8 May 2015

Good morning Tash Appreciators,

How about that election, eh? I was really disappointed/pleased that [insert name] won/lost. I voted but the campaigns were so annoying that I’d be lying if I said there weren’t times when I felt like saying:

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Rather than boring you with election chat, I’d like to talk briefly about something which is hopefully a bit more interesting to everyone: holidays. With spring upon us (seriously, I know it doesn’t feel like it, but it is), it’s time to start looking ahead towards summer and the prospect of some time away.

I know that one Tash Appreciator was waiting until today – 8 May 2015 (I warned you I’d remember) – to even contemplate a holiday. When we spoke about it, he claimed that he didn’t know whether he’d be able to get away and he made the whole thing sound like a bit of a chore.

At the risk of being blunt, this chap is a numpty.

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A holiday is absolutely essential – even the Daily Mail says it’s good for you! I won’t dig deeper into the benefits of a holiday – they are obvious – but I will look at the only question which I think is relevant: do you go somewhere just to get away or do you set the bar higher than that?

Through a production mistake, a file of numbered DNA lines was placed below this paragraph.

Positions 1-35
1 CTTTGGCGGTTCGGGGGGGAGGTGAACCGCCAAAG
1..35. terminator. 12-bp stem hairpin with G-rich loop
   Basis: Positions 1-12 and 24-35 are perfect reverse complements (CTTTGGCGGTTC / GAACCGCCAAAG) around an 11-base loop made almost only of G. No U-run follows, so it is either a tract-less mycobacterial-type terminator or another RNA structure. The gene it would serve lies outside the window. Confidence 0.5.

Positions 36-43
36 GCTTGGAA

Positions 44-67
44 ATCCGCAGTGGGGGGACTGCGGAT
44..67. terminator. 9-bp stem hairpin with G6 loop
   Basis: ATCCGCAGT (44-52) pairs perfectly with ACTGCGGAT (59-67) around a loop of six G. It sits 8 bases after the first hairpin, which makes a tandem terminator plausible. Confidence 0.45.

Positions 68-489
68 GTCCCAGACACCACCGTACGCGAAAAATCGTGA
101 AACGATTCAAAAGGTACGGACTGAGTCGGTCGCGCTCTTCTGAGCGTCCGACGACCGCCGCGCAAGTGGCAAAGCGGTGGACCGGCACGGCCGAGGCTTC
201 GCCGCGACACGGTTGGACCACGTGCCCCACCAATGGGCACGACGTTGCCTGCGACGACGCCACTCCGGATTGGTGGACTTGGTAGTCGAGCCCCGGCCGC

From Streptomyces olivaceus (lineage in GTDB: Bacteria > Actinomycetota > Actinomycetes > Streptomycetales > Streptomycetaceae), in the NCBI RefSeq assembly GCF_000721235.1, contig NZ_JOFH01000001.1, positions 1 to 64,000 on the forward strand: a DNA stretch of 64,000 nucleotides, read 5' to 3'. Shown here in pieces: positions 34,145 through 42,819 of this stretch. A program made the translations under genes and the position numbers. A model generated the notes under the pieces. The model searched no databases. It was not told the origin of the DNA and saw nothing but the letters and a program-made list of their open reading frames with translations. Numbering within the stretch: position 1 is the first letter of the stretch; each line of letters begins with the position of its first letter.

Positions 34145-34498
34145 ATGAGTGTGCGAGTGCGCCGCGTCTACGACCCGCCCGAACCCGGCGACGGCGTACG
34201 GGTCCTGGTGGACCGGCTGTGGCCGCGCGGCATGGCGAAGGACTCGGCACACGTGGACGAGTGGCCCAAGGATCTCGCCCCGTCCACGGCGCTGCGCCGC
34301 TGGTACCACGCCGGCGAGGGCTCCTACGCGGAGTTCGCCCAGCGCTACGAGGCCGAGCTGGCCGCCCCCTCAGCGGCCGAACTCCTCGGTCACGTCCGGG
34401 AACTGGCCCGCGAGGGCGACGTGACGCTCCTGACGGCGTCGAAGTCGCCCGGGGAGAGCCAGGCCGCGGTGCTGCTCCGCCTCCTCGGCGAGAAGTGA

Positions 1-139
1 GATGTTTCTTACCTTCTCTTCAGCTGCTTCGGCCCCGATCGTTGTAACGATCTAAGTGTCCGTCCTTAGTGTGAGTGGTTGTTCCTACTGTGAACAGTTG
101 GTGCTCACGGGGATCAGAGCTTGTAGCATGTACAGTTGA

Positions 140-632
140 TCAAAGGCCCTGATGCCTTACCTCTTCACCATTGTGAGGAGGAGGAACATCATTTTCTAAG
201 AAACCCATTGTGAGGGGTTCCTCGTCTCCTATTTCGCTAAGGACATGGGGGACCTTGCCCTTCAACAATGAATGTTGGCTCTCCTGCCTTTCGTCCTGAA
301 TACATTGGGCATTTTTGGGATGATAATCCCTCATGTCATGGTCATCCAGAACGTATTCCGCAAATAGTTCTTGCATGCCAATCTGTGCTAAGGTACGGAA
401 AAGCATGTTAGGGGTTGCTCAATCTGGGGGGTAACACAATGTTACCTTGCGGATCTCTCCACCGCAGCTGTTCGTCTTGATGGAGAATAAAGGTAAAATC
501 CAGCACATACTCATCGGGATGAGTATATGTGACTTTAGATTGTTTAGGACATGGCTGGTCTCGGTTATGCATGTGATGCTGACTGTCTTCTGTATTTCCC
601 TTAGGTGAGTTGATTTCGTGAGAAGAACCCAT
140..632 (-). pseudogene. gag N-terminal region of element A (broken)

When the numpty was spouting his nonsense about not having time to get away, there were three of us talking about holidays: me, the numpty and a third pal. The third pal and I were reminiscing about an excellent trip that a bunch of us went on a few years ago. The numpty wasn’t reminiscing because he turned down the invite to come with us. Anyway, the third pal said: “isn’t it about time we made some new memories rather than talking about old trips?”

I couldn’t agree with him more. On that basis, the answer to the question about how high to set the bar is that you set it as high as your budget and time will possibly allow. Go somewhere far away; where there aren’t “British” pubs and you can’t get Eastenders on the telly; go somewhere you’ve always wanted to go and see the things you’ve always wanted to see.